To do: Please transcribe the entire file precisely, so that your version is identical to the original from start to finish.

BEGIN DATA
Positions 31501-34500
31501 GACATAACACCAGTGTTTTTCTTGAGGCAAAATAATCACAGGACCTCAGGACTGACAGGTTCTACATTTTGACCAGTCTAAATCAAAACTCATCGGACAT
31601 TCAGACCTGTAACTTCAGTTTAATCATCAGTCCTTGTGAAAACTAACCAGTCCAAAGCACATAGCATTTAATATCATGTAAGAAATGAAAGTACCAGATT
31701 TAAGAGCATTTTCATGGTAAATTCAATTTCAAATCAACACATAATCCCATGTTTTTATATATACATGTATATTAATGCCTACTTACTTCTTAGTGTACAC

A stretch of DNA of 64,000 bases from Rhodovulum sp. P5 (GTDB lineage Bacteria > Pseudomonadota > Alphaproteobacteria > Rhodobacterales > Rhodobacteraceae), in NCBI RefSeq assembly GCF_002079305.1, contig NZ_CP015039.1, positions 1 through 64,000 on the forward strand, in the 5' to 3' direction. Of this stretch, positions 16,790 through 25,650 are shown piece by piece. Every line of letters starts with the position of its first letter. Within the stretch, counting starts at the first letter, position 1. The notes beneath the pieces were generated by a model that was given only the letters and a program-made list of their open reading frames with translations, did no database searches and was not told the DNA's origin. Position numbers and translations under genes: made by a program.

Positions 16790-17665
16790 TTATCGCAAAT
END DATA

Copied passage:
Positions 31501-34500
31501 GACATAACACCAGTGTTTTTCTTGAGGCAAAATAATCACAGGACCTCAGGACTGACAGGTTCTACATTTTGACCAGTCTAAATCAAAACTCATCGGACAT
31601 TCAGACCTGTAACTTCAGTTTAATCATCAGTCCTTGTGAAAACTAACCAGTCCAAAGCACATAGCATTTAATATCATGTAAGAAATGAAAGTACCAGATT
31701 TAAGAGCATTTTCATGGTAAATTCAATTTCAAATCAACACATAATCCCATGTTTTTATATATACATGTATATTAATGCCTACTTACTTCTTAGTGTACAC

A stretch of DNA of 64,000 bases from Rhodovulum sp. P5 (GTDB lineage Bacteria > Pseudomonadota > Alphaproteobacteria > Rhodobacterales > Rhodobacteraceae), in NCBI RefSeq assembly GCF_002079305.1, contig NZ_CP015039.1, positions 1 through 64,000 on the forward strand, in the 5' to 3' direction. Of this stretch, positions 16,790 through 25,650 are shown piece by piece. Every line of letters starts with the position of its first letter. Within the stretch, counting starts at the first letter, position 1. The notes beneath the pieces were generated by a model that was given only the letters and a program-made list of their open reading frames with translations, did no database searches and was not told the DNA's origin. Position numbers and translations under genes: made by a program.

Positions 16790-17665
16790 TTATCGCAAAT